Hello everyone! I’m RidiculousHat from the Coin Concede podcast and I’m here to give you this week’s Hearthstone Roundup.
So what happened this week?
There’s some big news – we received a big update today from Team 5 called In The Works, which is their first major blog article that recaps many of the developments coming to Hearthstone in the next few months. There’s a lot to digest here! Let’s break it down.
- The state of the meta is discussed and deemed to be currently healthy. There are effective decks from all classes and significant deck diversity. No changes to the current meta are planned.
- Giggling Inventor is listed as a card to watch and quite popular, but indicated that it’s meant to be strong and is currently not slated to change.
- Wild is laid out as a format that’s similar to Standard but with a higher power level and the post is formatted more as a question to the community than an answer about what wild is supposed to be. The devs are curious to hear community feedback about what the format could and should be, so they’re asking us!
- 4 new cards are being added to the Classic set next month to replace the space left by hall of famed cards. They are all on the simpler side mechanically and are primarily meant to introduce players to class themes.
- The new player experience is being specifically addressed with an added New Player ranked ladder from ranks 50 to 26! Note that these ranks are only accessible for brand new players to the game – and once you hit rank 25 once, you will never see the lower ranks again. These ranks are meant to be less competitive, do not take away stars for game losses, and include rewards at certain ranked tiers (with details to be announced in the future). This experience is opt-out for new accounts if you don’t want to try it, but should allow a more gentle experience for players just learning how Hearthstone works.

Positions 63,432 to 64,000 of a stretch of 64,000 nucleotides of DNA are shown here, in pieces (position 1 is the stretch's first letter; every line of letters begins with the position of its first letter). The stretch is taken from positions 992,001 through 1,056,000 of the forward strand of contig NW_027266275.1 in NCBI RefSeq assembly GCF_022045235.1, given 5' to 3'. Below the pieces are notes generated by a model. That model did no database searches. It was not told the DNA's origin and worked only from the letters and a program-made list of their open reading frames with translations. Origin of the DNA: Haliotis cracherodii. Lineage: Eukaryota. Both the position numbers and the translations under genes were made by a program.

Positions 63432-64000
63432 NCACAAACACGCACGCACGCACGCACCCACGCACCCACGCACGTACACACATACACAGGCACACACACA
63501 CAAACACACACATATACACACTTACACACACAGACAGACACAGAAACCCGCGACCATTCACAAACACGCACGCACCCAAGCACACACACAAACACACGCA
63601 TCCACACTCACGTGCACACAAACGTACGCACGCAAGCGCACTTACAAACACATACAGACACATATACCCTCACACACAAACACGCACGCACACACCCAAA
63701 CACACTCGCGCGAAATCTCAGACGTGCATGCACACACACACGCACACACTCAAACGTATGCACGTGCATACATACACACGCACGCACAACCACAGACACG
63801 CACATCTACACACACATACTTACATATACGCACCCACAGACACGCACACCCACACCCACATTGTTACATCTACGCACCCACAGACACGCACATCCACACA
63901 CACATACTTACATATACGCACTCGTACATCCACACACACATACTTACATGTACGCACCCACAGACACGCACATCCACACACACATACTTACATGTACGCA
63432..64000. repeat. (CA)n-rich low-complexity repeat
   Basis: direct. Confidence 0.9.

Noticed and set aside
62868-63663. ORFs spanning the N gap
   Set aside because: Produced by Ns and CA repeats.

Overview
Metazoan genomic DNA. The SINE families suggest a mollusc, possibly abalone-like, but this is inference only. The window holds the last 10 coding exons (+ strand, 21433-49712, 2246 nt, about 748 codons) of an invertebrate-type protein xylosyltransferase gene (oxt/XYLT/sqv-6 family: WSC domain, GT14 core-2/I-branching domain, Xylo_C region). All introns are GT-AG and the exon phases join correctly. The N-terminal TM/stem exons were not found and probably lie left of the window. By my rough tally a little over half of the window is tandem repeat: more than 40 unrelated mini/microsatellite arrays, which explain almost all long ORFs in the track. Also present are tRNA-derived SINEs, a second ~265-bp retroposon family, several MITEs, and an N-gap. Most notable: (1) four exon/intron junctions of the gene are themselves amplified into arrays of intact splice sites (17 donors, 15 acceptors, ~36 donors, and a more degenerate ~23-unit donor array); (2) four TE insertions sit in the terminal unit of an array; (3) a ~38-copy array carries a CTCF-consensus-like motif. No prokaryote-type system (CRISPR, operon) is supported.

- The In-game “Tournament Mode" functionality that was previously discussed as coming to the client has been placed on hold, as the feature profile that they’d developed did not integrate well with the client and the current Hearthstone experience. The feature is on hold indefinitely as of right now.
- There’s discussion of some improvements to Fireside Gatherings including additional Fireside Brawls that tournament organizers can choose to include.
- Tickets are on sale for the HCT Fall Championship in LA mid-October.
The Welcome Bundle is getting revamped, and version 2.0 keeps the same price and pack payout but offers you a Classic Legendary Dragon instead of a class legendary. You can buy this one if you bought the last one!
- Finally, Hallow’s End is returning to the game on October 17th, bringing back dual-class arena and funny costumes for your character portraits. This year, there are more “tricks and treats" for us… including a purchaseable Paladin hero portrait for Sir Annoy-O, a new knight of the (annoying) round table!
Whew – there’s a lot going on here! Feel free to read the whole article linked here and let us know what you think in the comments.
In addition, if you’re looking for some more insight into the state of the meta, Dean “Iksar" Ayala speaks with IGN about the nature of how the game is balanced and current class performance as well as the power of cards like King Togwaggle and Giggling Inventor. This is a deeper nuts-and-bolts dive into how the game is balanced, so if you’re curious about this sort of thing, check it out!
That’s a lot of tournament info. What if I just want to hop on and play something competitive?
Well, we’ve talked about an aggressive deck and a midrange deck… let’s talk about control. In this case, let’s talk about Odd Control Warrior. This is more advanced than our previous builds and definitely more on the expensive side, but it’s definitely worth it.
Theo’s Odd Warrior is very similar to ZachO’s original build, which has been the staple list for this archetype for this expansion- and it is quite strong. While the deck is somewhat poor against inevitable combo strategies like Togwaggle Druid or any deck with Deathstalker Rexxar in it, it makes up for it with the incredible matchup against aggressive strategies. Zoo, Odd Rogue, Odd Paladin… it beats them all handily and has no trouble clearing the board and armoring to near-invincibility.